Saving Kids’ Lives

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Saving Kids’ Lives

December 30, 2015

Thank you so much. It’s good to be home. I will say a couple of things before I start. First off, Christina (Waters). I met her, I recall meeting her when she was in the hospital fighting for her life. She had gone through elementary school to Ariel Community Academy. Great student. Fantastic basketball player. (Inaudible). Was going in a couple of days to college to compete. Was at a church social and was shot there in the head. Don’t know why. Don’t know by whom. Somehow through that tragedy, she has gone on to do amazing things. I met with a group of young people like Christina unfortunately just a couple of weeks ago in my office from across the nation who had experienced gun violence. Her leadership, her passion, her ability to inspire them was remarkable. Whatever we can do to see her become the young leader that she is going to be, we ought to be behind her. Please give her another round of applause.

Father Pfleger. I have said this before. He and I have laughed together. We have marched together. We have cried together. I hope to do more marching, hope to see a lot more laughing and a lot less crying. His heart, his commitment has inspired me and so many of us for so long. We are lucky to have a leader like him in Chicago’s Southside. Please give him a round of applause.

Why here? Why a church basement? It wasn’t an accident. My life’s work started in a church basement. Movements have come out of church basements. We could have been in a fancy hotel downtown. We could have done something else. But that didn’t feel right. This feels like home. If we can use church basements here in the Southside, the Westside, not just in Chicago, but across the nation, to move our country where we need to go, hopefully some of that can start here.

This is speech 257 for me. That’s more than enough. Probably 255 too many. So happy to be with you. (I will) say some things. Happy to take your questions afterwards, but thrilled to be here in a church basement.

This is supposed to be a time of reflection. I would love to spend the next half hour or so talking about all the great things we’ve accomplished and there’s a lot that I am amazingly proud of. Thrilled that we were able to put more than $1 billion behind early childhood, an unprecedented investment. But I’ll come back to that later. Thrilled that graduation rates are at an all-time high—82 percent. Thrilled that there were significant reductions in dropout rates. African-Americans dropout rates cut by 45 percent. Latino dropout rates cut in half, from 28 to 14 percent. We used to have 2,000 high school that were quote unquote dropout factories. Today, that’s down to 1,000. With high school graduation rates up, and dropout rates down, we have more than 1.1 million additional students of color, not just graduating from high school, but going on to college. The progress is real. (I) would love to spend lots of time talking about those things and the stories behind them.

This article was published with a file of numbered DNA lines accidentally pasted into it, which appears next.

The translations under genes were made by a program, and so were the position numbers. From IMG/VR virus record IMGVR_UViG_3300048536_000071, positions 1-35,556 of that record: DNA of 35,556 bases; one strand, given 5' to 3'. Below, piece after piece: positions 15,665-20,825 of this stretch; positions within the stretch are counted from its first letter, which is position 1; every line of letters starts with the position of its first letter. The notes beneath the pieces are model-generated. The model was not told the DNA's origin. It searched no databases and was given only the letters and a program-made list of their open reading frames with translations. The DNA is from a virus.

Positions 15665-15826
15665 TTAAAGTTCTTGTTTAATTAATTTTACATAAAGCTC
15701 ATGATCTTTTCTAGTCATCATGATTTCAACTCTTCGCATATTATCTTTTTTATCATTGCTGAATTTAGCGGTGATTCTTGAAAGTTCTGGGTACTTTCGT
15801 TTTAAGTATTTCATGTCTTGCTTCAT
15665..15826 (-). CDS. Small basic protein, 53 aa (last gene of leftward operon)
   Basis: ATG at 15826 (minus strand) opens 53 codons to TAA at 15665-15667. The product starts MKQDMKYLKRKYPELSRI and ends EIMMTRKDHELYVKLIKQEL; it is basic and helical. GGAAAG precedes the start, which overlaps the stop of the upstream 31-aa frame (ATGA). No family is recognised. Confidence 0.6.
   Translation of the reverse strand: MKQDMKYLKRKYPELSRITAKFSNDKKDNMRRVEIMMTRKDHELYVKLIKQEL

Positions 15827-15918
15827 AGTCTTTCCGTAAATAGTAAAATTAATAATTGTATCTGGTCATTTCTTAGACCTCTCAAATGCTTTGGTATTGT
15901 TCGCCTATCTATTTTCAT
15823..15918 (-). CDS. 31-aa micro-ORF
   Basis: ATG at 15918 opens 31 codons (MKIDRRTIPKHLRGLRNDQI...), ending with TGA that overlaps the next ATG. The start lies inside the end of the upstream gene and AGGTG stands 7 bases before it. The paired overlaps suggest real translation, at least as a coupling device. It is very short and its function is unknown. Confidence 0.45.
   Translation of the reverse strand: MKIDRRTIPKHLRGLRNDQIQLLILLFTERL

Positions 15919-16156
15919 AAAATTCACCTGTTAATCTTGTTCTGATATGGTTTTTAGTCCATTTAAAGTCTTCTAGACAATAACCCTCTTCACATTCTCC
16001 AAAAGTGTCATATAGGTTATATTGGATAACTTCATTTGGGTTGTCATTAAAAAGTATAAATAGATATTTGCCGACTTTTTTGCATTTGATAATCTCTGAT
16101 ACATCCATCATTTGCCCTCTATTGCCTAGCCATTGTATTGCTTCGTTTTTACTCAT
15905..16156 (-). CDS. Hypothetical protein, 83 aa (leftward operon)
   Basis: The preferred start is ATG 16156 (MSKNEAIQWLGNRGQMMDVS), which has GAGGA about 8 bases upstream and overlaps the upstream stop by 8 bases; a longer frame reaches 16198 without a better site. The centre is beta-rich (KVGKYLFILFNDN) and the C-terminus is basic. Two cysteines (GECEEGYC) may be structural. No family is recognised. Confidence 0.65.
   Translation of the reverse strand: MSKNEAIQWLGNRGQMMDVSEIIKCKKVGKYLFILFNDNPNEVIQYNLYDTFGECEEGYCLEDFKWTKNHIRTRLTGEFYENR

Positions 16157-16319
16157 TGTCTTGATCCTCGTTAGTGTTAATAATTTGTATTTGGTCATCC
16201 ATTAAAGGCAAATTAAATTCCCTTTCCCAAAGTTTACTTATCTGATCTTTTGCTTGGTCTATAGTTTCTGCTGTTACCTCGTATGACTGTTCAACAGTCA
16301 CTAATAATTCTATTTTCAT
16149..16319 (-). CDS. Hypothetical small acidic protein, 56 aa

But that’s really not what moves me today. What moves me today is not the past, but the present and the future and how far we still have to go. Spending time thinking about what was done in the past but what lies ahead. I think like you, I feel this huge sense of urgency. That we have to do better, we have to more for our young people. This is not some “mission accomplished” moment - not by any stretch.

If I could leave you with one number—16,000. In my first six years as Secretary of Education, that’s the number of young people who were killed across our country. 16,000. That’s an average of 7 a day. That’s a devastating rate of loss. White, black, Latino, urban, rural, suburban. This is a Chicago issue. This is a national issue, it’s a national issue . It’s a crisis that we have to come together to work on. That’s in the first six years. If you take 2015’s numbers, it’s probably north of 18,000.

Too many family members here… Christina is lucky to be here, lucky to survive. Too many families here who weren’t so lucky. Their children didn’t survive. It’s a tragedy that no family should have to go through. Father Mike (Pfleger) has had to bury too many young people who, through no fault of their own, their lives were taken from them. There is a group Purpose Over Pain. Can we ask those parents to please stand?

My wife and I have two children. I can’t imagine what you’ve had to go through. Whatever we can do to support you going forward, just know that we are going to be in it for the long haul and how much we appreciate you. Thank you.